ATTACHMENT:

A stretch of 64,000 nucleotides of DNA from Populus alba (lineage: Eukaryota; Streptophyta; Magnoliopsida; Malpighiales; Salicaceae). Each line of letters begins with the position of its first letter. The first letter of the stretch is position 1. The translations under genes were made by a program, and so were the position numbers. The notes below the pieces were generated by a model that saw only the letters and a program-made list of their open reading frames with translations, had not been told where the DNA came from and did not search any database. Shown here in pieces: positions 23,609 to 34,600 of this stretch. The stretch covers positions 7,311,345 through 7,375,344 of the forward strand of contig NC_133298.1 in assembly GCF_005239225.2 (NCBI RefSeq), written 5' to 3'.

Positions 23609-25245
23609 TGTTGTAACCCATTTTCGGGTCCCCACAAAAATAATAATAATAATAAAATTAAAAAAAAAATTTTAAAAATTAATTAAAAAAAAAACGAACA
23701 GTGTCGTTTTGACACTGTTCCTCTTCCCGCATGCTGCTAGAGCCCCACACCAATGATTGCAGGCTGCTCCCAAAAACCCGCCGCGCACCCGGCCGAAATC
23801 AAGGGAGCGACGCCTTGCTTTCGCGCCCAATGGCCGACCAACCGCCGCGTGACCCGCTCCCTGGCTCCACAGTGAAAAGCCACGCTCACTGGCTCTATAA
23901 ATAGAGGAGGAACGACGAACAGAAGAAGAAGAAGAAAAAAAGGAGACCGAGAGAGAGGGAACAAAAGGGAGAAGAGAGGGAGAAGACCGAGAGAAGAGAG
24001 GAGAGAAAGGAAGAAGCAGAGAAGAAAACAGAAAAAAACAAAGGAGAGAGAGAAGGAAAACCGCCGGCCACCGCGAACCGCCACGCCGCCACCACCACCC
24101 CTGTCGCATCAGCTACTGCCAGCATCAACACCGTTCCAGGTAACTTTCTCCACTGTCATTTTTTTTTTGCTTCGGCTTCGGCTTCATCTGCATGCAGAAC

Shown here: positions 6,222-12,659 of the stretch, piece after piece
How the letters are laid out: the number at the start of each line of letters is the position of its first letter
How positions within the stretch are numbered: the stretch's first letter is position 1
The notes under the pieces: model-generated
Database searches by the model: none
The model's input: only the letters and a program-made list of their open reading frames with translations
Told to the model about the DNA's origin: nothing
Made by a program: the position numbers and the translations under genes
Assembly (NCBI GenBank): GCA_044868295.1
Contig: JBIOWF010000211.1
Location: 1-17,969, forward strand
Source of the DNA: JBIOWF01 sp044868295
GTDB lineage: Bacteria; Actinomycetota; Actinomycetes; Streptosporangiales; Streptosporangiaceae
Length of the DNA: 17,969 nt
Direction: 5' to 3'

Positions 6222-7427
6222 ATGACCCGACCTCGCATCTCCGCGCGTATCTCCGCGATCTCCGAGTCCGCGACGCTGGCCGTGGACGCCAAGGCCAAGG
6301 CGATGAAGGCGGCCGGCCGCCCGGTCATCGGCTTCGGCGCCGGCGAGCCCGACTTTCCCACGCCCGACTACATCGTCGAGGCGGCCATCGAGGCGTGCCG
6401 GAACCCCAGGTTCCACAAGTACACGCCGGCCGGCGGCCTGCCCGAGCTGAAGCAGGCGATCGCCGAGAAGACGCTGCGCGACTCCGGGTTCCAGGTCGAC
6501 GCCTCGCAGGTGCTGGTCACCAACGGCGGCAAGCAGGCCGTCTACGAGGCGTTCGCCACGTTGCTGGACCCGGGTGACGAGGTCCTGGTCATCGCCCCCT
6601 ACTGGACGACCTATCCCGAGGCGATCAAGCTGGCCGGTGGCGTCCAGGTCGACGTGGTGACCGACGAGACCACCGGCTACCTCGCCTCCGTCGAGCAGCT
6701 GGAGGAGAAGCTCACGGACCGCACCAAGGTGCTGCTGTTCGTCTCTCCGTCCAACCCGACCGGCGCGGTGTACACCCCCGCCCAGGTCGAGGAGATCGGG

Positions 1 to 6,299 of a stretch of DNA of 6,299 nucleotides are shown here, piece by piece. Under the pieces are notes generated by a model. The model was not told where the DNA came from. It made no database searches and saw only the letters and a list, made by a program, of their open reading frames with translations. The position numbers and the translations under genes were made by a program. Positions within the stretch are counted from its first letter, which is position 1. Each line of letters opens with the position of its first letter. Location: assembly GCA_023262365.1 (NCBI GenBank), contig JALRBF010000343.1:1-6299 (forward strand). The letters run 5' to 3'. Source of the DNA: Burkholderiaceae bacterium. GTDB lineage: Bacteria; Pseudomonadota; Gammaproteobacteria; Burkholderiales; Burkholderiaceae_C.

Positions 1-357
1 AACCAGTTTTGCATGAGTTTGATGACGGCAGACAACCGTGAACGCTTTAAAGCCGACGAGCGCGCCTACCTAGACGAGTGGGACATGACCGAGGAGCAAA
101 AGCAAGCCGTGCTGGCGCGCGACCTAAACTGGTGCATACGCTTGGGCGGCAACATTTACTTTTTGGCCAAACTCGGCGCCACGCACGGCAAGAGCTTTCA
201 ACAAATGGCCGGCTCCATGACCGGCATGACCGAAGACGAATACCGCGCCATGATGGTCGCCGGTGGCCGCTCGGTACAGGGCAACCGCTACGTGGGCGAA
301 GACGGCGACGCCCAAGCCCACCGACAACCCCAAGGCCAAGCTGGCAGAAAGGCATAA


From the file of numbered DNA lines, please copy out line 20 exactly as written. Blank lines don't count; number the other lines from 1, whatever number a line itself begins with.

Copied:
Source of the DNA: JBIOWF01 sp044868295